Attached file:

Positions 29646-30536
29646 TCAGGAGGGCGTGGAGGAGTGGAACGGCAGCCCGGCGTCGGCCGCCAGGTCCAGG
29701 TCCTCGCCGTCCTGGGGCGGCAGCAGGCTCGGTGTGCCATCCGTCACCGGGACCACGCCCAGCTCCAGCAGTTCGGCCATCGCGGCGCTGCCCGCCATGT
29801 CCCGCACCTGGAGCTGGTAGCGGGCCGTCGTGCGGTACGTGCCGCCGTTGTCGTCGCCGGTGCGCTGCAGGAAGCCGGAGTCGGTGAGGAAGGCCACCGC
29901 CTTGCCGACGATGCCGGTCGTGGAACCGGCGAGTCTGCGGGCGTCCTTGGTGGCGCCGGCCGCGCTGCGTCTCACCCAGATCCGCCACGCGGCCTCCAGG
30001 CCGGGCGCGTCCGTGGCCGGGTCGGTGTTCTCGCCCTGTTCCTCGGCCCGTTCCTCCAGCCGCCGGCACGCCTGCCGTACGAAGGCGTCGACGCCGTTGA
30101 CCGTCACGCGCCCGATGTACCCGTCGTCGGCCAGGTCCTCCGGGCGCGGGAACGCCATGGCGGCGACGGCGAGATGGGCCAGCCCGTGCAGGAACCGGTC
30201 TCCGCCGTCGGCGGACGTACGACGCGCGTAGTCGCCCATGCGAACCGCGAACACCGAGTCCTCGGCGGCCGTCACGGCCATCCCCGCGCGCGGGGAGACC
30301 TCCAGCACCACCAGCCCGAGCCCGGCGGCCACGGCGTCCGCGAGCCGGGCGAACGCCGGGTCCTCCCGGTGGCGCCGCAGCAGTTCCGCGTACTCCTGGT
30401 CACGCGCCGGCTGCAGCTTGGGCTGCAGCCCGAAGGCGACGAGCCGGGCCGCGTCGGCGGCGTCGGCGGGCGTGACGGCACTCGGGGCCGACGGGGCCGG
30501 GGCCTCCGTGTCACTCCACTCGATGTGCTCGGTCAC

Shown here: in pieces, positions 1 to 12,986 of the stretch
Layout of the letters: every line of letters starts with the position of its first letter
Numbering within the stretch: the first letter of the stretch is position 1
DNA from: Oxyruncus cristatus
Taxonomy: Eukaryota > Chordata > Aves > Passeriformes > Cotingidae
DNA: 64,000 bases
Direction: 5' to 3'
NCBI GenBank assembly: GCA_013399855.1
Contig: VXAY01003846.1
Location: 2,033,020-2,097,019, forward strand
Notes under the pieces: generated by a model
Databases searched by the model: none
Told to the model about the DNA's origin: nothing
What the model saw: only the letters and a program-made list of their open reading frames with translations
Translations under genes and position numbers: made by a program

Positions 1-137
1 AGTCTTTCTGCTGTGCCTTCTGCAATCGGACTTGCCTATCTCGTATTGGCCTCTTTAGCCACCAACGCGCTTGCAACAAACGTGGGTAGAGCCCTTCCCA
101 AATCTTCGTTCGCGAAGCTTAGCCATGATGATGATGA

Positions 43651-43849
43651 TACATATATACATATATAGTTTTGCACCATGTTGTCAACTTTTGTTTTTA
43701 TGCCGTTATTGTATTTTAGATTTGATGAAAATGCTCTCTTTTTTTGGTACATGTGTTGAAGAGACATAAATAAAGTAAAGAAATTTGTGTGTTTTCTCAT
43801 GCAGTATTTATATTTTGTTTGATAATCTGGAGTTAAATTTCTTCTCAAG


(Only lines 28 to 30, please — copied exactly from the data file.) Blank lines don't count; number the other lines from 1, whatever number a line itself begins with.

1 AGTCTTTCTGCTGTGCCTTCTGCAATCGGACTTGCCTATCTCGTATTGGCCTCTTTAGCCACCAACGCGCTTGCAACAAACGTGGGTAGAGCCCTTCCCA
101 AATCTTCGTTCGCGAAGCTTAGCCATGATGATGATGA

Positions 43651-43849